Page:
My mom makes something like this every year for Christmas breakfast, but she uses a layer of bread at the bottom and sausage instead of bacon. It’s been one of those months where I feel really close to my family, so I was craving something familiar, so this happened. Also, I haven’t found a meat market I like in my new neighborhood, so eggs are my go-to protein these days. Like regular quiche, you can add whatever you’ve got to this, and it’d be good. I want to try it with Italian sausage and bell peppers.

Quiche à Frigo Vide

1 deep-dish pie crust
6 eggs
1 splash (1/4 cup?) of milk or cream
1 pack bacon (approx. 10 slices)
6-8 oz. kale
1 handful fresh parsley
1 cup sharp cheddar cheese
1 tsp salt
1 tsp black pepper
dashes of thyme, nutmeg, and Cayenne

Pre-bake the pie crust at 350 degrees for about 10 minutes*. Cook the bacon and crumble. Chop up the kale and wilt it for a few minutes in a saucepan over low heat. Chop up the parsley. Whisk the eggs, milk/cream, and spices, making sure it gets a bit fluffy. After the things you cooked are cool**, add them, the parsley, and half of the cheese. Add it to the pie dish***, top with the rest of the cheese, and cook at 350 degrees for 35-40 minutes, or until the egg sets. Let it cool for 5 minutes before cutting. Serve hot, cold, or at room temperature. Quiche is just awesome like that.

I love quiche. It seems fancy, but it’s just eggs and whatever’s in your fridge in a pie crust. It’s also a good way to sneak in some vegetables. I’m moving in a week or so, so I’m trying to just get rid of stuff, and the quiche willingly took all my extra food and made something delicious. Add or remove whatever you like: good additions are onion, tomato, spinach, chicken, leftover fish, etc. Use more cheese, if you like, but that’s all I had left.

*This is optional, but I feel like it keeps the bottom of the pie from getting mushy.

**Otherwise, you’ll cook the egg, and you don’t want to do that yet.

***You’re about to cook it anyway, so what does it matter if the hot pie crust gives it a head start?

Spicy chicken mac ‘n’ cheese

2 chicken thighs
most of a box of macaroni*
1 stick of butter
1/2 cup flour
1 to 1.5 c milk
1 c sharp cheddar cheese
a good bit of Cayenne pepper (maybe 1.5 teaspoons? I didn’t measure.)
a serious bit of paprika (maybe a tablespoon)
salt and pepper
1/2 c panko bread crumbs
a few tablespoons sharp cheddar

Boil the chicken thighs. I might use more chicken next time, but it was clean-out-the-freezer day, and I had two thighs left. Once they’re cooked through and soft, drain and shred them. Boil the macaroni until almost cooked. Drain well. While the pasta’s doing its thing, melt the butter in a small saucepan. Add the flour and make a quick roux, just until the mix smells like cooked pie dough. Add the milk, stir well, and let it thicken up a little. Taste it and make sure it’s good n spicy. Turn off the heat and add the cheese, Cayenne, and paprika. Mix it with the drained pasta and shredded chicken and add that glorious slop to a well-oiled baking dish. Toast the panko with a little butter and salt, then sprinkle it on top of the casserole. Add the extra cheese, too. Bake it at 350 for, like, 15 minutes, until the cheese is alllllllll gooey, just how we like it.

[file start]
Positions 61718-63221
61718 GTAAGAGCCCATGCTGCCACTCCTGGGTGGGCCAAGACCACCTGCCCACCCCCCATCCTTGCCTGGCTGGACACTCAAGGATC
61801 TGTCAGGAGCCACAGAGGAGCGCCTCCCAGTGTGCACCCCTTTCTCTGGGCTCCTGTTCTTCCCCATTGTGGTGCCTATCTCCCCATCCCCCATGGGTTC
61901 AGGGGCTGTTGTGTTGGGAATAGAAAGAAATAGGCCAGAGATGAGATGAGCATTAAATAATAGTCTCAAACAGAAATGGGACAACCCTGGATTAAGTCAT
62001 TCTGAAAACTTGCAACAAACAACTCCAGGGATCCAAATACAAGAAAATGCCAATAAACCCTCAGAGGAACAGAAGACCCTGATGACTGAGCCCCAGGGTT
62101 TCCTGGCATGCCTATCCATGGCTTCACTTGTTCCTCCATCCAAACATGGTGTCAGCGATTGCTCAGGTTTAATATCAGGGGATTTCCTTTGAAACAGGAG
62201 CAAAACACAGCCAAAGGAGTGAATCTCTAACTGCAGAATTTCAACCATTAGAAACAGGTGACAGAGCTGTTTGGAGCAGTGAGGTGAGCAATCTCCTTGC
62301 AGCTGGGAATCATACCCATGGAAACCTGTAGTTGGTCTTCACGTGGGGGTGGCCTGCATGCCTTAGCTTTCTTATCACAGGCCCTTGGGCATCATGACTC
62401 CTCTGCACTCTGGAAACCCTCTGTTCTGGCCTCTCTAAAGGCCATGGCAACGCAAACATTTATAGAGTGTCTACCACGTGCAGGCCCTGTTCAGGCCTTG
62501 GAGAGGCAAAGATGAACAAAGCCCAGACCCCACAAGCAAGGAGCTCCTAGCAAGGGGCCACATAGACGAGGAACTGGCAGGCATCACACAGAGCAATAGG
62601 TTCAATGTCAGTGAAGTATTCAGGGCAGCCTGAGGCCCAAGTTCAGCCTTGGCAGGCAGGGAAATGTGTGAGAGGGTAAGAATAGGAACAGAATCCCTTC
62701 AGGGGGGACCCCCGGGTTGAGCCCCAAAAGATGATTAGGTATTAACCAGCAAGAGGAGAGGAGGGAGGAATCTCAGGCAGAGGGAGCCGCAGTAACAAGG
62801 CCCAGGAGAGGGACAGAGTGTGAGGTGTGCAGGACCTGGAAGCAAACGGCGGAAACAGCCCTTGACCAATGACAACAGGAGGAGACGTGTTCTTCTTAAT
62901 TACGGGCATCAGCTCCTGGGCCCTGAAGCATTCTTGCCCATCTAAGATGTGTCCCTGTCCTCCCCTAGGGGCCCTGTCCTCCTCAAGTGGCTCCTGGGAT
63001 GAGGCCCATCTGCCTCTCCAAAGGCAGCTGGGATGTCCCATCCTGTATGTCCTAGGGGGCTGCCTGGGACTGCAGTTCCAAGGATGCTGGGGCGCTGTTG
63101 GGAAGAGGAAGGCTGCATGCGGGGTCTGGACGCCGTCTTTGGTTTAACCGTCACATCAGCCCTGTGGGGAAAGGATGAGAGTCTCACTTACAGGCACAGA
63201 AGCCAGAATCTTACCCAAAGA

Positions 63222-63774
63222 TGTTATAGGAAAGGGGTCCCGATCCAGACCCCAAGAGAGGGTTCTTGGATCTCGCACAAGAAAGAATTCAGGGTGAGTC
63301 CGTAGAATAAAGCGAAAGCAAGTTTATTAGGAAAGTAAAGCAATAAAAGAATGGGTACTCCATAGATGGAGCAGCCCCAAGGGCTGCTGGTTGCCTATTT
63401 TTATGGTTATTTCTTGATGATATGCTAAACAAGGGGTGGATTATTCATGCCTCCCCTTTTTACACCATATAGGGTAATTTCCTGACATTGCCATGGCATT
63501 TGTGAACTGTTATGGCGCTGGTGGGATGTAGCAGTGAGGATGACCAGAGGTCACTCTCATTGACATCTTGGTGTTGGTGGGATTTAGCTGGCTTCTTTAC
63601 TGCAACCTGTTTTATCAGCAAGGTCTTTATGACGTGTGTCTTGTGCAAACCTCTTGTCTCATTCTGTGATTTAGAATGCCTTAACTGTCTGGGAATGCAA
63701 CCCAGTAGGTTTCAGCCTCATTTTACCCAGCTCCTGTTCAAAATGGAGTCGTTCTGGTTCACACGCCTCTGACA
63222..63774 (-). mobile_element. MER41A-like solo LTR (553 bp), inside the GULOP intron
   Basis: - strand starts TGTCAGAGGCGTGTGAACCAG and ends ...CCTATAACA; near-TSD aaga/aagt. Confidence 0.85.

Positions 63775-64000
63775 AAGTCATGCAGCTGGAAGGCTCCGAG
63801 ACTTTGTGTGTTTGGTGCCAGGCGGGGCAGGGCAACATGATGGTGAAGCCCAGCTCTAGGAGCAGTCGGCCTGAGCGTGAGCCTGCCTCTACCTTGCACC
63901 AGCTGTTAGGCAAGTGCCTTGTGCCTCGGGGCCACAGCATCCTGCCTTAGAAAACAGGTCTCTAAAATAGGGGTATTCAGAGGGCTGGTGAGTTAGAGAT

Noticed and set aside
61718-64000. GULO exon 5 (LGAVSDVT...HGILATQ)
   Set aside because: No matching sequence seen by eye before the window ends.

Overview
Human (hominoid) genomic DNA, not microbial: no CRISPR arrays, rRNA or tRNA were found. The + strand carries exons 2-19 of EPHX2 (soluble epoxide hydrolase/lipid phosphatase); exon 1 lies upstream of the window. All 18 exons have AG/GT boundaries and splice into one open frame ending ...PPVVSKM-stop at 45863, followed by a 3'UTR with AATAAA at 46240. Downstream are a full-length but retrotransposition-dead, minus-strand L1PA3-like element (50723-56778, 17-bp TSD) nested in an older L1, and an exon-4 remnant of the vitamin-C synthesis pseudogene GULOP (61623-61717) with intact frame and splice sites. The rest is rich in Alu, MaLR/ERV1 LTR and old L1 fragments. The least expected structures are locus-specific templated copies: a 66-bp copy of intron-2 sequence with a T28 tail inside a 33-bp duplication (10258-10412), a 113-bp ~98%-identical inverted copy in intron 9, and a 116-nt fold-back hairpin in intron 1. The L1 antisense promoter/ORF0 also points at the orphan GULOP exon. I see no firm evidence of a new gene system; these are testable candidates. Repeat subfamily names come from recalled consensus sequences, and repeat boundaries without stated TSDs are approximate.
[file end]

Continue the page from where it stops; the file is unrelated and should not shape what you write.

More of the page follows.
I seriously felt like Paula Deen the entire time I was making this. Comfort food to the EXTREEEEEEEME!

*It’s midterms, so you’ll be craving mac n cheese this weekend. Save some for yourself.

Tuna Fried Rice

1/2 cup dry rice
1/2 large sweet onion
2 cloves garlic
1 5oz. can tuna
1 egg, lightly beaten
1 tsp lemon juice
1-2 tsp dry sherry
2-3 tbsp soy sauce
salt, pepper, Cayenne to taste

Cook rice according to directions*. While the rice is doing its thing, mince the onion and garlic, and drain the tuna. Heat a wok or a large skillet with a little oil and cook the onion and garlic first, until the onion is soft. Then add the tuna to warm it through, then add the rice, then the egg and the liquids. Stir fry until the egg’s cooked. Season to taste.

Sometimes, you are a broke grad student who doesn’t feel like going to the grocery store, so you use up what you’ve got. I might add some scallions or bell pepper next time Also, if you have cats, they will go INSANE while you’re cooking this.

*This guy has an excellent method for making awesome rice that doesn’t stick: add however much rice you’re cooking to a pot, then add enough water so that when you touch the top of the rice with your index finger, the water comes up to the first knuckle. Seriously, regular rice never sticks or burns this way!

QUICKIE: Fake Curry

1/2 can chickpeas
1/3 to 1/2 cup pasta sauce (I used vodka sauce because that’s what I had)
1-2 tablespoons soy sauce
dash Cayenne
dash ginger
tiny pinch of cloves
chives (optional)

Mix everything together until heated through and serve over rice, pita, naan, whatever. So tasty and so cheap! If I had some tumeric and cumin, I’d have added that, and if you like cilantro (I think it’s nasty), Wikipedia tells me that’s a good addition to curry.